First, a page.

Rozalyn is a NICU RN who recently brought her Jaanuu scrubs on a volunteer medical mission to Uganda. This trip was life changing for her – and we’re inspired by her dedication to helping others.
Name: Rozalyn S.
Profession: NICU RN
Where are you from? Walnut Creek, CA
Tell us a little about your trip to Uganda.
Where do I even start? There was heartbreak, there was euphoric joy, there was guilt, and there was peace. One nurse practitioner literally gave the shoes off her feet to a little boy who didn’t have any. We gave out glasses to people who couldn’t read the words in front of their face for years. We gave out shoes to people who walk miles barefoot. Sunglasses are such a hot commodity there because the sun is so bright and no one has sunglasses or hats. It’s these realizations that are so humbling. Also, their culture is completely opposite from ours, from what they wear to how they interact. The saying “it takes a village” is evidenced by the way they care for each other. As a nurse, I assessed vital signs, did head-to-toe assessments, and passed along their chief complaints to the providers. And I did it all sitting knee to knee to the patients, not behind a desk.
As a nurse, what is your favorite part of making these trips?
It’s quite simple. I have always been hooked on loving people. That’s it. Nothing super fancy. There is something so humbling to helping people when they’re at their most vulnerable. We all do it in different ways, some more then others and some in so many unintentional ways. My favorite part was shaking their hands and seeing their smiles. They were so grateful for Tylenol and anti-acids!
Would you encourage other nurses to take similar trips? Why?
HECK YES! So often we don’t pursue our dreams because the fear of the unknown outweighs our determination to just go. I’m living proof that you need to push past that hesitation and make it happen. The fire that builds in you creates a new you, a fresh start and a confidence that’s undeniable. Being a nurse is more then clocking in and out of a shift. It’s the ability to care for any and all people who need help.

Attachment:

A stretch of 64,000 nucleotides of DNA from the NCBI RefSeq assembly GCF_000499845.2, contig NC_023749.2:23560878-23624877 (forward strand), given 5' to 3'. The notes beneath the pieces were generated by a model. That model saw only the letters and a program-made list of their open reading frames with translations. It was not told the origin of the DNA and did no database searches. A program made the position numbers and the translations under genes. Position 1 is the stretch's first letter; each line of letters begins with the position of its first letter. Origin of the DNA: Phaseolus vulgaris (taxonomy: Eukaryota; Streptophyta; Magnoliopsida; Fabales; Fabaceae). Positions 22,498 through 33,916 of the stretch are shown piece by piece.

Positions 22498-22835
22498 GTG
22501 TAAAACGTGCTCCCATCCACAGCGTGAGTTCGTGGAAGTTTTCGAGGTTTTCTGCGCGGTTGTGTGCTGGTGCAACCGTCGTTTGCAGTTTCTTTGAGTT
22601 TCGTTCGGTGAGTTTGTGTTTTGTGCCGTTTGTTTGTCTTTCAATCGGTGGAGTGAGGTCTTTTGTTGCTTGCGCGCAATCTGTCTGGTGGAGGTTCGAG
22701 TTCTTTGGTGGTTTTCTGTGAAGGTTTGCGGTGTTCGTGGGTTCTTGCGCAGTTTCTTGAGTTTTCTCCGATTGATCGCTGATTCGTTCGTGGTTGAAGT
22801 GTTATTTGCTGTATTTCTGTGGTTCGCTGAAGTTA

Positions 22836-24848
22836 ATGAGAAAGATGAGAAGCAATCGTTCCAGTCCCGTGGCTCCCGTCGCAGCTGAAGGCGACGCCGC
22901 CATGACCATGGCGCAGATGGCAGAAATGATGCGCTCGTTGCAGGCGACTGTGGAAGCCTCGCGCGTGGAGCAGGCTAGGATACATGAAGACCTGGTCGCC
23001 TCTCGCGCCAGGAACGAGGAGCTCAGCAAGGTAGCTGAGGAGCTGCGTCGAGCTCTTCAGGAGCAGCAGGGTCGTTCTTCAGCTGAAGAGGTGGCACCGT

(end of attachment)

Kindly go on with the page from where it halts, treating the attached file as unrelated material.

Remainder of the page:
What is one of the most powerful lesson you learned during your trip?
I would be so exhausted before the day even began, but then we’d pull up to the school, or the church, or the random building, and people would be lined up as far as the eyes could see. These people walked for miles and camped out just hoping we’d show up, and the rumor was true. We complain so much about our healthcare system, but you know what? I’ve seen firsthand that it could be way worse. I’d say the biggest lesson I learned was that we don’t need as much as we think we do to be happy. We just need each other.
What advice would you give to a nurse heading out on his or her first medical mission?
Other than bringing comfortable shoes and plenty of socks and underwear? I would say, be prepared to feel completely exhausted. Feeling like, “What the heck did I sign up for?” … but then reflecting on the day and feeling like your heart grows a size each day.
What was your favorite moment/patient story of this trip?
One mother wanted her baby looked at because she was four months old and couldn’t hold her head up. As the nurse practitioner assessed her, she immediately started seizing. The NP ran that baby over to us and shouted, “Can we make a Diazepam suspension?” The two pharmacists dropped what they were doing and whipped out their calculators. Another nurse and I got the water, found an eye dropper and we diluted the pill into it and squirted it into the baby’s mouth. We stopped the seizing, then prepared the mother to send her baby to the main hospital in one of our vans. The mother began to cry and say that she was scared and had no idea what was happening. It’s so difficult to describe the emotions in the room that afternoon, but it’s something I’ll never forget. This is what we’re here for.
How has this experience changed you as a nurse?
I’m so much calmer and open minded. I’m constantly thinking about what I can do for others, and I’m so grateful for more downtime and less busy time. I was always finding my self worth in being busy and doing so much. Now I take those extra minutes to bond with families and to truly hear people, like I did when I was a new nurse.